Timaru to host 'Hubbard's Mob' trial
Timaru will host the country’s biggest white-collar fraud trial when well-known local businessmen involved with the city’s flawed financial darling, South Canterbury Finance, line up at the High Court next February.
‘Hubbard’s Mob’ – SCF’s chief executive Lachie McLeod, chief financial officer Graeme Brown, accountant Terry Hutton and directors Ed Sullivan and Bob White – this week had their trial elevated to the High Court, where it is expected to run for 12-16 weeks.
The five men have been charged by the Serious Fraud Office with an alleged $1.7 billion fraud.
In his decision this week to elevate the trial to the High Court Justice Paul Health said: "An allegation that a company director has made deliberately false statements to induce members of the public to invest money in a company which ends up in receivership owing some $1.58 billion to its investors is extremely serious,"
"The gravity of the alleged offending is heightened when one has regard to the allied allegation that false financial statements were used to gain entry to a guarantee scheme for which, the Crown alleges, South Canterbury was not, in fact, a qualifying applicant," he said.
To put the allegations in perspective, the previous largest fraud prosecution in New Zealand related to $103 million purloined by Christchurch IT company director Gavin Bennett, who was sentenced to eight years' jail in May 2012.
Ironically, SCF featured in that case, albeit as a victim, defrauded by Bennett to the tune of about $65 million.
The 21 charges facing the SCF five relate to the alleged disguise of related-party loans that breached the company’s trust deed and the Crown Retail Deposits Guarantee Scheme.
SCF ultimately cost the taxpayer an upfront bill of $1.7 billion when it failed in August 2010 and called on the guarantee.
The taxpayer burden is one point that sets this upcoming trial apart from the string of finance company trials that have been before the courts so far.
Related party lending expected to be unraveled during the trial is also understood to be among the worst examples seen.
Transactions facing scrutiny by the SFO include the infamous Hyatt hotel ownership shuffling first revealed by the NBR, the purchase of Wool Services international shares, claims of $150 million of allegedly lapsed banking facilities in prospectuses and loans involving Kelt Finance and Dairy Holdings.
Read more about these transactions here.
Top Timaru man in hot water
Some of the SFO's most serious allegations are against Mr Sullivan, a senior lawyer and long-time offsider of SCF's major shareholder and figurehead, the late Allan Hubbard.
It was Mr Sullivan who allegedly muddied related-party links of the company’s single largest debtor by making his freezing worker brother-in-law the sole owner of Auckland’s five-star Hyatt Regency hotel.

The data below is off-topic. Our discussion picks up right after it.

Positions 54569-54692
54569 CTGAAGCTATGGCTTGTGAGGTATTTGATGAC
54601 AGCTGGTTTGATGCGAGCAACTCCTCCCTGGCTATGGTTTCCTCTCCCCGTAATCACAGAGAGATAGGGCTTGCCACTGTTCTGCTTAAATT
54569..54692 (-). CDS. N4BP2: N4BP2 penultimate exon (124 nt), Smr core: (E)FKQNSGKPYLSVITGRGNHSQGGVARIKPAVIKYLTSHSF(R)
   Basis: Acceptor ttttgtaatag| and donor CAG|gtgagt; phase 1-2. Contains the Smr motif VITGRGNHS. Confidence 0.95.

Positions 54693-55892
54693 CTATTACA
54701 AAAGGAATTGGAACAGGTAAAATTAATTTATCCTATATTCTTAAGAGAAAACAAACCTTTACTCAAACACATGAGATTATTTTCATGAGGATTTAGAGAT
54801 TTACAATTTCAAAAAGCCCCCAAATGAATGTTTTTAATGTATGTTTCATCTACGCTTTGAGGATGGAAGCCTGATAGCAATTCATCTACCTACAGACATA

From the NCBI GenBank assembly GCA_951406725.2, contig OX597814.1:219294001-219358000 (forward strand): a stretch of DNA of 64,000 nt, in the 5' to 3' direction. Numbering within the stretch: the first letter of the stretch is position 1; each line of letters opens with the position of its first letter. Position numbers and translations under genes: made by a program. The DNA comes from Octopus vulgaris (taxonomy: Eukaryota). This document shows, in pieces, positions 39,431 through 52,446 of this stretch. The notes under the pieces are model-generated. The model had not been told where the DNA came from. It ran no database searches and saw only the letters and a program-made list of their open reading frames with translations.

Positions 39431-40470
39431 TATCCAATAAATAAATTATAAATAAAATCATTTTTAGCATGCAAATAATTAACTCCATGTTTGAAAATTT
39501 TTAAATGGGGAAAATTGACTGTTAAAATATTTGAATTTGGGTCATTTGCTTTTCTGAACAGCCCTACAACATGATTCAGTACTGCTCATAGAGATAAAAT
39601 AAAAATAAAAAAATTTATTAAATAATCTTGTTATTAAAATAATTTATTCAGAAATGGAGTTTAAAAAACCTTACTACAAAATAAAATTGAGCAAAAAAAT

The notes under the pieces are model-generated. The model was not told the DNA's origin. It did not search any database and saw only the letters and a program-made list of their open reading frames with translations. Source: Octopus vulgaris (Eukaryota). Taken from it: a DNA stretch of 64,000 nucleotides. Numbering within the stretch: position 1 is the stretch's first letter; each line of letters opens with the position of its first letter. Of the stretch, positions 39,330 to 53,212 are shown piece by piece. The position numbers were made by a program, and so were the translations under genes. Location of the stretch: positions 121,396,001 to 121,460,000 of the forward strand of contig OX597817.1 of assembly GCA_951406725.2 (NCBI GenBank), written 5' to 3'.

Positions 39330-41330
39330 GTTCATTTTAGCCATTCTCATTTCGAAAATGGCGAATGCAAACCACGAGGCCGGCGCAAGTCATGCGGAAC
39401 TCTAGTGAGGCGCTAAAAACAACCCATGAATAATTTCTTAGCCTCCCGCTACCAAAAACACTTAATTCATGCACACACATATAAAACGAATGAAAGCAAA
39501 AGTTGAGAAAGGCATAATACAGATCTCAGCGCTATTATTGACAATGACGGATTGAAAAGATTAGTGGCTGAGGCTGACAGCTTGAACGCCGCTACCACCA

Former SCF executives pointed the finger at Mr Sullivan over the elaborate shell games that hid ownership of the Hyatt.
Mr Sullivan is a senior Timaru lawyer who was formerly a partner at the local firm RSM Law and had fingers many development projects.
In 2009, he was found guilty of professional misconduct, in relation to overcharging, in case brought against by the Canterbury District Law Society.
Mr Sullivan has been a director of a number of companies including being the first chairman of Alpine Energy.
He has served on many organisations in South Canterbury, including on the Priory National Trust Board of the St John New Zealand, for which he was made a Knight of Grace of the Order of St John.
He has also been chairman of the Canterbury Ski Association, the New Zealand Squash Council, patron of the Timaru Squash Club and had involvement with the Bidwell Hospital and Craighead Diocesan School for girls.
Broadly, the SFO alleges the five SCF directors and executives engaged in deceit from 2004 in prospectuses, audited accounts and correspondence that had the effect of misleading both investors and Treasury, which oversaw the company’s participation in the government’s guarantee scheme.
The SFO alleges Messrs Sullivan, White (a retired accountant) and McLeod used false financial statements to secure cover in the government's guarantee scheme.
The charges of theft by person in a special relationship and obtaining by deception carry maximum penalties of seven years imprisonment and false accounting charges carry penalties of up to ten years imprisonment.
The five businessmen have strenuously denied the charges and said that they intend to plead not guilty when the case comes to trial on February 10.
Ghost of Hubbard
New Zealanders will watch the trial for insight into the inner-workings of the SCF empire and the role Mr Hubbard.
The conservative, philanthropic, VW Beetle-driving accountant, adored in Timaru, died in a car crash in September 2011.
He was never charged by the SFO in relation to the upcoming trial.
However, the SFO did lay 50 charges of fraud against him as a director of his now frozen investment vehicles Aorangi Securities and Hubbard Management Funds.
The business affairs of Mr Hubbard, his wife Jean, Aorangi Securities and seven associated charitable trusts were placed into statutory management by the government in June 2010.
Mr Hubbard’s financial affairs were, to quote statutory manager Richard Simpson “confused and very complicated” and included undocumented and interest-free loans, related party lending and sweetheart rental deals.
Investors in the statutory-managed Hubbard Management Funds and Aorangi Securities are now expected to get 100% of their capital back.